Strategic Default

Definition of ‘Strategic Default’

A deliberate default by a borrower. As the name implies, a strategic default is done as a financial strategy and not involuntarily. Strategic defaults are commonly employed by mortgageholders of residential and commercial property who have analyzed the costs and benefits of defaulting rather than continuing to make payments and found it more beneficial to default.

Investopedia explains ‘Strategic Default’

Strategic defaults are often employed by borrowers when the value of their property has dropped substantially within a fairly short time. If the value of the property dips below the mortgage balance then a strategic default provides a way to minimize the property owner’s loss. Owners who use this strategy have been assigned the nickname “walkaways”.

Unemployment, Negative Equity, and Strategic Default

Fed Reserve Bank of Atl

Kristopher Gerardi, Kyle F. Herkenhoff, Lee E. Ohanian, and Paul S. Willen

Working Paper 2013-4/August 2013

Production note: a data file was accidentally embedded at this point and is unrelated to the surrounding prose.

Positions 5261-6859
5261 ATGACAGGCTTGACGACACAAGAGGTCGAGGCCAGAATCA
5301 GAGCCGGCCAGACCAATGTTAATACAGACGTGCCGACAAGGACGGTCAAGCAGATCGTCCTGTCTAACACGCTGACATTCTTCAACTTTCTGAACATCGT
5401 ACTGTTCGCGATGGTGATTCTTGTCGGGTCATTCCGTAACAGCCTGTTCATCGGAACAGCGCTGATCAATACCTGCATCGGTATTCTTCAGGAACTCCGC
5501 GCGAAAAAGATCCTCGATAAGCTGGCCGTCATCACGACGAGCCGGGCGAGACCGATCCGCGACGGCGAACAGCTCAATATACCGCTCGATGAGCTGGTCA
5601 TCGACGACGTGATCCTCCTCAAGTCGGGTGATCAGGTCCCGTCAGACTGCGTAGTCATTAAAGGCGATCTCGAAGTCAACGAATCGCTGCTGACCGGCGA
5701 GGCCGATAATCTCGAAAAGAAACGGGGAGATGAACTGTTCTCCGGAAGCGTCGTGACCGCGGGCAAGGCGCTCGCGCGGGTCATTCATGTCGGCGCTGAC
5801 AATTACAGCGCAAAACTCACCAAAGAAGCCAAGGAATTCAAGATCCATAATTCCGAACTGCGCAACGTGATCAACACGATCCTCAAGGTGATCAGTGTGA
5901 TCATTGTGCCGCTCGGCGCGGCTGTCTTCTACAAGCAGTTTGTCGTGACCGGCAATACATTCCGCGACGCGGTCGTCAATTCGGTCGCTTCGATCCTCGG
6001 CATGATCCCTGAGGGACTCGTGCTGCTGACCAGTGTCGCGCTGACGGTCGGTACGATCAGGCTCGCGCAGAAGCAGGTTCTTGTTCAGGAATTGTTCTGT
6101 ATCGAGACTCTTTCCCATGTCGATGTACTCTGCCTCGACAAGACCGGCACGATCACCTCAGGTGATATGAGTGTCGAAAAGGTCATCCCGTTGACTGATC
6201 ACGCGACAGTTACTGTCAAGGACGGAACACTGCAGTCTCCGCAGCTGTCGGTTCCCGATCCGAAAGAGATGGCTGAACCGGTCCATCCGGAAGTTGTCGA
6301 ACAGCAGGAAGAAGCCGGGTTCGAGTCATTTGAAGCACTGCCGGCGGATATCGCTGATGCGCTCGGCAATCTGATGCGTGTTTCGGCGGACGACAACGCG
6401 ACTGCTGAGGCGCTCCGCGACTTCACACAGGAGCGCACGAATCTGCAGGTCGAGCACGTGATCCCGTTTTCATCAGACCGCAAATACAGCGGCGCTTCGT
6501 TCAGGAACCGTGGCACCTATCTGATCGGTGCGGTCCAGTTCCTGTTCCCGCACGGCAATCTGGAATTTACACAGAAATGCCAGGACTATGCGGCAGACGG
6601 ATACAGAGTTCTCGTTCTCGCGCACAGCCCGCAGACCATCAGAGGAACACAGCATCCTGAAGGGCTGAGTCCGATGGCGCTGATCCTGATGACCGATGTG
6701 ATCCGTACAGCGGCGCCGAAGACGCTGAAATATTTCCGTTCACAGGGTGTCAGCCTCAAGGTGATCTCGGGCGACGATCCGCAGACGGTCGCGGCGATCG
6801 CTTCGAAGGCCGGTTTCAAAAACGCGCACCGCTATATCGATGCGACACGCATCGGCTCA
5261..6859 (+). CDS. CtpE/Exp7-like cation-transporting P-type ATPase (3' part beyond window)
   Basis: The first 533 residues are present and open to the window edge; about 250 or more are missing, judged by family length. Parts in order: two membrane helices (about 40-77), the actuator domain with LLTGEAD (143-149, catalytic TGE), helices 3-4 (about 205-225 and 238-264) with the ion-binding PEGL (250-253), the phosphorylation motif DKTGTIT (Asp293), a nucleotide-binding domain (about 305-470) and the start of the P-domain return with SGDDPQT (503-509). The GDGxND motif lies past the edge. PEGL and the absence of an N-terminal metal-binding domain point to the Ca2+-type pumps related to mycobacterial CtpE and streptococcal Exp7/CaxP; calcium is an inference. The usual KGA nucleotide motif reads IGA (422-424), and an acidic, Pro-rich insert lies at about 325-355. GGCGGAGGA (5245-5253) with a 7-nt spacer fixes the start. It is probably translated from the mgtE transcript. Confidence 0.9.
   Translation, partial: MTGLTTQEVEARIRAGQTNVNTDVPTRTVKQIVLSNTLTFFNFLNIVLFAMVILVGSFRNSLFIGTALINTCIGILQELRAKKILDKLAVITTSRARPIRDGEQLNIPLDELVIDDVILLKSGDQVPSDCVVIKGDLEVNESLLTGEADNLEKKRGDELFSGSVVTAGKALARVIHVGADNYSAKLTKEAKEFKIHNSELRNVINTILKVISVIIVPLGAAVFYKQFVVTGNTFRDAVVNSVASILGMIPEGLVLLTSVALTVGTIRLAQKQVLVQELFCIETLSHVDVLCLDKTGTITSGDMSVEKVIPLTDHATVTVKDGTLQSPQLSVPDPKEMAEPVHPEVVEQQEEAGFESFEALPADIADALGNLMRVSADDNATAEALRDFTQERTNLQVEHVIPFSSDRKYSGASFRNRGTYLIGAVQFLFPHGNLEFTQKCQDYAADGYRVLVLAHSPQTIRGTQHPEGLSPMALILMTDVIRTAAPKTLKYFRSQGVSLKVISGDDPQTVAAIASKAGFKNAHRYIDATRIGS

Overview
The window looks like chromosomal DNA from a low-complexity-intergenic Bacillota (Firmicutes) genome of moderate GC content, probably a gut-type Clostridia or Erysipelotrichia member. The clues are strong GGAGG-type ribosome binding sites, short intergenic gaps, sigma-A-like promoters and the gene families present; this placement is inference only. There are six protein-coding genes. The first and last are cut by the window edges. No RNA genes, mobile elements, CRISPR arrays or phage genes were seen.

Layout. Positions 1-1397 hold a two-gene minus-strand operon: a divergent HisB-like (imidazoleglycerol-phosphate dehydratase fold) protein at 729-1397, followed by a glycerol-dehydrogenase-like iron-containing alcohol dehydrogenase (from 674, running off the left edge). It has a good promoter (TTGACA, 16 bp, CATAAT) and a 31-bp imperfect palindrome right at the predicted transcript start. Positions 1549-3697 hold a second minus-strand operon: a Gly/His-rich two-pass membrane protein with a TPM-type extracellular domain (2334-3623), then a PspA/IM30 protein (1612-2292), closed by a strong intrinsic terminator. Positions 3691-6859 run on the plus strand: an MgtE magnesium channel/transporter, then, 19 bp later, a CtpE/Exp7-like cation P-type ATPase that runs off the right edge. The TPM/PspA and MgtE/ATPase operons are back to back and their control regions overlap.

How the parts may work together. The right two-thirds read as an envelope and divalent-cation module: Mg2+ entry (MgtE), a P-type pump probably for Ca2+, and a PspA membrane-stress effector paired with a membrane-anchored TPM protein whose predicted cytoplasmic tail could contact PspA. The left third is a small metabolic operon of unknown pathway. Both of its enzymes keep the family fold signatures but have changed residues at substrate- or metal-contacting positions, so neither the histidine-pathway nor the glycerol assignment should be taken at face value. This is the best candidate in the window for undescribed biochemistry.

Abstract: Using new household-level data, we quantitatively assess the roles that job loss, negative equity, and wealth (including unsecured debt, liquid assets, and illiquid assets) play in default decisions. In sharp contrast to prior studies that proxy for individual unemployment status using regional unemployment rates, we find that individual unemployment is the strongest predictor of default. We find that individual unemployment increases the probability of default by 5–13 percentage points, ceteris paribus, compared with the sample average default rate of 3.9 percent. We also find that only 13.9 percent of defaulters have both negative equity and enough liquid or illiquid assets to make one month’s mortgage payment. This finding suggests that “ruthless” or “strategic” default during the 2007–09 recession was relatively rare and that policies designed to promote employment, such as payroll tax cuts, are most likely to stem defaults in the long run rather than policies that temporarily modify mortgages.